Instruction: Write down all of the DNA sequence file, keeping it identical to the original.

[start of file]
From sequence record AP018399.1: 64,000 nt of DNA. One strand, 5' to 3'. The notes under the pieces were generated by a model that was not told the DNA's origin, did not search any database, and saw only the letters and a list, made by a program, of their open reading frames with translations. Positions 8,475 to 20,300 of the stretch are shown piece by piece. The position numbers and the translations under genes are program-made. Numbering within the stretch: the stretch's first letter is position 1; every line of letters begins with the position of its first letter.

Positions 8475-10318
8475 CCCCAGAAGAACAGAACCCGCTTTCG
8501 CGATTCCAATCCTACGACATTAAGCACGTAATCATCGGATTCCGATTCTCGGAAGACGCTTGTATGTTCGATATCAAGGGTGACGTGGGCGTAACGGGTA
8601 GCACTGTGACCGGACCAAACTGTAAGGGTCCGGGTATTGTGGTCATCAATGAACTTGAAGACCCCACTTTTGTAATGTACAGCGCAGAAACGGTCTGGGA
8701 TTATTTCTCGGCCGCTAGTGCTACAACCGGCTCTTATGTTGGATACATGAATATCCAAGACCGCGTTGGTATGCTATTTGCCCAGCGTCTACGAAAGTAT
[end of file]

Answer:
From sequence record AP018399.1: 64,000 nt of DNA. One strand, 5' to 3'. The notes under the pieces were generated by a model that was not told the DNA's origin, did not search any database, and saw only the letters and a list, made by a program, of their open reading frames with translations. Positions 8,475 to 20,300 of the stretch are shown piece by piece. The position numbers and the translations under genes are program-made. Numbering within the stretch: the stretch's first letter is position 1; every line of letters begins with the position of its first letter.

Positions 8475-10318
8475 CCCCAGAAGAACAGAACCCGCTTTCG
8501 CGATTCCAATCCTACGACATTAAGCACGTAATCATCGGATTCCGATTCTCGGAAGACGCTTGTATGTTCGATATCAAGGGTGACGTGGGCGTAACGGGTA
8601 GCACTGTGACCGGACCAAACTGTAAGGGTCCGGGTATTGTGGTCATCAATGAACTTGAAGACCCCACTTTTGTAATGTACAGCGCAGAAACGGTCTGGGA
8701 TTATTTCTCGGCCGCTAGTGCTACAACCGGCTCTTATGTTGGATACATGAATATCCAAGACCGCGTTGGTATGCTATTTGCCCAGCGTCTACGAAAGTAT